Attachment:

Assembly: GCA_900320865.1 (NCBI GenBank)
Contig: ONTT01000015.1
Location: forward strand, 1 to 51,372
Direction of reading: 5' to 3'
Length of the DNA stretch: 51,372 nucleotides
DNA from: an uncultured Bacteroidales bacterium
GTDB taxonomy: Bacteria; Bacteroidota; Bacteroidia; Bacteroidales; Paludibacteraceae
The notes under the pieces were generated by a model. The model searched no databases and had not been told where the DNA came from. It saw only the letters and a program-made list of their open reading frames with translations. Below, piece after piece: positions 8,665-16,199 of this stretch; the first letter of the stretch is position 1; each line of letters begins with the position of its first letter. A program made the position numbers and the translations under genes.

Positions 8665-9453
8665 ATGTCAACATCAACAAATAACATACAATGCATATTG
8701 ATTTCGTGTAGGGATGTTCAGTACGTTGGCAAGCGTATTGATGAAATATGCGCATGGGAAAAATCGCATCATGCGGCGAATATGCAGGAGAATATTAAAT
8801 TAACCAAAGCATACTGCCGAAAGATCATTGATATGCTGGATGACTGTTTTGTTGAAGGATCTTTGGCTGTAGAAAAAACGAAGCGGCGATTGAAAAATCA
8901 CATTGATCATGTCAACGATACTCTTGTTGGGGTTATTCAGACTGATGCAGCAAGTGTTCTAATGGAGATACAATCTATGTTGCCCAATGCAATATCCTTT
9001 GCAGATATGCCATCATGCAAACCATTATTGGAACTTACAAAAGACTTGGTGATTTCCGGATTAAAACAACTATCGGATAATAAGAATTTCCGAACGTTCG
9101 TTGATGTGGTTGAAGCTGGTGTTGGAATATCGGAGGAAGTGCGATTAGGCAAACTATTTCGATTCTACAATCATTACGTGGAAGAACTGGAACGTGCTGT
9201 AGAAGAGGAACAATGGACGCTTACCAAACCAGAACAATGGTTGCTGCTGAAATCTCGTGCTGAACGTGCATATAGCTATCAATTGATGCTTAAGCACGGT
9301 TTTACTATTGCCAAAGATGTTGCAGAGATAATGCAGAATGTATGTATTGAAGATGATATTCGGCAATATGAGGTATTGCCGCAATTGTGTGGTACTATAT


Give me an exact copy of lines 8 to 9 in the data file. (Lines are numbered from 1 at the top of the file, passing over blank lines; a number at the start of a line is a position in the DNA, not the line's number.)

The notes under the pieces were generated by a model. The model searched no databases and had not been told where the DNA came from. It saw only the letters and a program-made list of their open reading frames with translations. Below, piece after piece: positions 8,665-16,199 of this stretch; the first letter of the stretch is position 1; each line of letters begins with the position of its first letter. A program made the position numbers and the translations under genes.

Positions 8665-9453